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Perspective: Living and learning on the farm, part II: Love from Cats

Former feral turned professional napper Eek
Susan Stephens
Former feral turned professional napper, Eek

Eighteen years ago, we were given a cat whose life had been constrained by a leash law. Sméagol, a sleek black and white feline, started by hunting rabbits– under the deck, around the barn. Curious and bold, he would also slip under the pasture fence and walk up on sheep. Now, about twenty years old and arthritic, he spends most of his days sleeping. However, he “talks” to us when he wants attention — emitting a meow that is quite demanding.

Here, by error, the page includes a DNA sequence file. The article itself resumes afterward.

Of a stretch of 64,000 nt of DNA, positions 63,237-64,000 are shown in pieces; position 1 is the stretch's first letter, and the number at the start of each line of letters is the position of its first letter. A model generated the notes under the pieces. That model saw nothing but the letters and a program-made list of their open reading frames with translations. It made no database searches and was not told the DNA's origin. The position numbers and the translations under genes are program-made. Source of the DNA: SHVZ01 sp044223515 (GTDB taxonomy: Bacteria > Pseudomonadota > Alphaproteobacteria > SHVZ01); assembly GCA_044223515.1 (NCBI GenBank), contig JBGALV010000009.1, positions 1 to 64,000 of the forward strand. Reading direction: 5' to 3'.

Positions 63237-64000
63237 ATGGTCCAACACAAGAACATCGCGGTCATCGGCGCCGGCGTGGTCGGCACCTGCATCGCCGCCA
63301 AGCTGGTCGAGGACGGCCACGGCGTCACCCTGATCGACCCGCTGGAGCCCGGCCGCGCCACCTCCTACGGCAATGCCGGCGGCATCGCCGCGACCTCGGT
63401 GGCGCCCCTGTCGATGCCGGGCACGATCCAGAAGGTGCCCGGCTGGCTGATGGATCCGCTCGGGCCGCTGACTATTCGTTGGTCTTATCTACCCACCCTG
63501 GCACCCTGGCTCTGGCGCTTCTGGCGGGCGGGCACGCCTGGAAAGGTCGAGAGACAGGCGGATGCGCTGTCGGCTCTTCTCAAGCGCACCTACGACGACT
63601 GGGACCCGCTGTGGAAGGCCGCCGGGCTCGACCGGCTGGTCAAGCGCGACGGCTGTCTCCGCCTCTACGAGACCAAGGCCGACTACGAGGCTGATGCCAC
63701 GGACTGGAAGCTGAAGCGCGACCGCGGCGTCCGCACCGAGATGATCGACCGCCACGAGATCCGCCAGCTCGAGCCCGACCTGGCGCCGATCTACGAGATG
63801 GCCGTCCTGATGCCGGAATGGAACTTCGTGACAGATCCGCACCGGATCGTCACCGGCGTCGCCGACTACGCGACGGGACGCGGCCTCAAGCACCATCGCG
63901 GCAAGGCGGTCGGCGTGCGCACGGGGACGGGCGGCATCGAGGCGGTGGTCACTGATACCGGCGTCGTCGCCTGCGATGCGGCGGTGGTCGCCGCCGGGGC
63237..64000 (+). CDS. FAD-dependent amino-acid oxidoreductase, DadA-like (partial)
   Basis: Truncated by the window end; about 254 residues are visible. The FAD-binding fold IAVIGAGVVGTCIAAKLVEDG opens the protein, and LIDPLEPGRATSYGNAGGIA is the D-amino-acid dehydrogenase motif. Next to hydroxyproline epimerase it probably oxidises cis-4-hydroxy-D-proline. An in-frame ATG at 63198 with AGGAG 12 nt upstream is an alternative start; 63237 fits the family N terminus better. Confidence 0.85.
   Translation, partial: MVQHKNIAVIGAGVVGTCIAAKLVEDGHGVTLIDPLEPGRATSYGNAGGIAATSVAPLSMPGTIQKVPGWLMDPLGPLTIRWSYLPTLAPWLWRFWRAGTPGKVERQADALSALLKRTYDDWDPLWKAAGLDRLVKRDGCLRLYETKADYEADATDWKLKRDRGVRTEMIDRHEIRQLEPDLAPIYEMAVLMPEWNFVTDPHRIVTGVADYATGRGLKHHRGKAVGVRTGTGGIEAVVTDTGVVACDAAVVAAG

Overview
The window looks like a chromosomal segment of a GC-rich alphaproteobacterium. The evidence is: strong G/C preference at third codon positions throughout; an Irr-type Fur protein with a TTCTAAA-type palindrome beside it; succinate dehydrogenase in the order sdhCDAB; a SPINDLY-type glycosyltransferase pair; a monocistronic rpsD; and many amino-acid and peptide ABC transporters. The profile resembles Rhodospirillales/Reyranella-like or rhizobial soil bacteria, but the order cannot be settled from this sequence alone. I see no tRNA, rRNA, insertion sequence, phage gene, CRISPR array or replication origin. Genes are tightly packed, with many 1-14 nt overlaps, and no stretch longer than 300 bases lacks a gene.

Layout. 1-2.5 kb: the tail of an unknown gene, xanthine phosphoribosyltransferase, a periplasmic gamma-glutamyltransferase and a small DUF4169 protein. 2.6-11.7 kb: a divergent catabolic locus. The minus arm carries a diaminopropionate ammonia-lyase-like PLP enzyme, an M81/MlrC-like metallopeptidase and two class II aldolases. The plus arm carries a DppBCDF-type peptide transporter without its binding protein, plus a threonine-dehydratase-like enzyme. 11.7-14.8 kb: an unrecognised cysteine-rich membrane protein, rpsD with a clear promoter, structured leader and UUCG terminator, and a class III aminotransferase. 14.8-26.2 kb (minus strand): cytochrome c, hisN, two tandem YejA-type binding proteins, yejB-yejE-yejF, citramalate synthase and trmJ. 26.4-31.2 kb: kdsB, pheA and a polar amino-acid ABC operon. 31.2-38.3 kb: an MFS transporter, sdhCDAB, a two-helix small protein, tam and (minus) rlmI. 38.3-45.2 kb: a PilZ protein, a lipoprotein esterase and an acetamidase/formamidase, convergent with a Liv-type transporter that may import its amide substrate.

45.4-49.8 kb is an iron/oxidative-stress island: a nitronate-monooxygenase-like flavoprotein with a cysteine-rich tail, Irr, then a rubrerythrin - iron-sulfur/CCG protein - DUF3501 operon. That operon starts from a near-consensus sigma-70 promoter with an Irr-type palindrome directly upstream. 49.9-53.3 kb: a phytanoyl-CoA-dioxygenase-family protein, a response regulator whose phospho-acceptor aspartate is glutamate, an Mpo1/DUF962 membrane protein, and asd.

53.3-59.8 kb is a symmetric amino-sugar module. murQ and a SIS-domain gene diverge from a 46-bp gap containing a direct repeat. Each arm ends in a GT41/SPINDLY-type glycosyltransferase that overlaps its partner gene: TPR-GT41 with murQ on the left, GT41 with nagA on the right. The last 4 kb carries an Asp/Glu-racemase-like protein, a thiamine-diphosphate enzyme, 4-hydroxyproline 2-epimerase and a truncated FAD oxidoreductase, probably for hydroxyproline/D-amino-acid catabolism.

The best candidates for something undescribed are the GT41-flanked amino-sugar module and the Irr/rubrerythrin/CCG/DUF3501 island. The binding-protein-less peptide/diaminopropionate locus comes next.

In contrast, our Border Collies love tasks – herding sheep, retrieving a ball, separating lambs from mothers. They express tail-wagging delight when we freely give them attention. Journalist Christopher Hitchens said famously that when you provide a dog with food, water, shelter and affection, they think you are God. If you provide cats with food and water and affection, they think they are God.

A cat does have a wild and independent nature. The phrase ‘domestic cat’ may be an oxymoron. But there’s another side. Sméagol seeks closeness with us – lounging on a lap, reaching out a paw when we’re nearby, taking naps with us.

James Herriot, the famous Yorkshire vet, once said, “I have felt cats rubbing their faces against mine and touching my cheek with claws carefully sheathed. These things, to me, are expressions of love.” I agree! Cats respond to love and reciprocate in a very special way. If we attend to them, they’ll purr their way into our hearts.

I’m Connie Seraphine and that is my cat Perspective.

Connie Seraphine is a Sycamore-area writer and poet.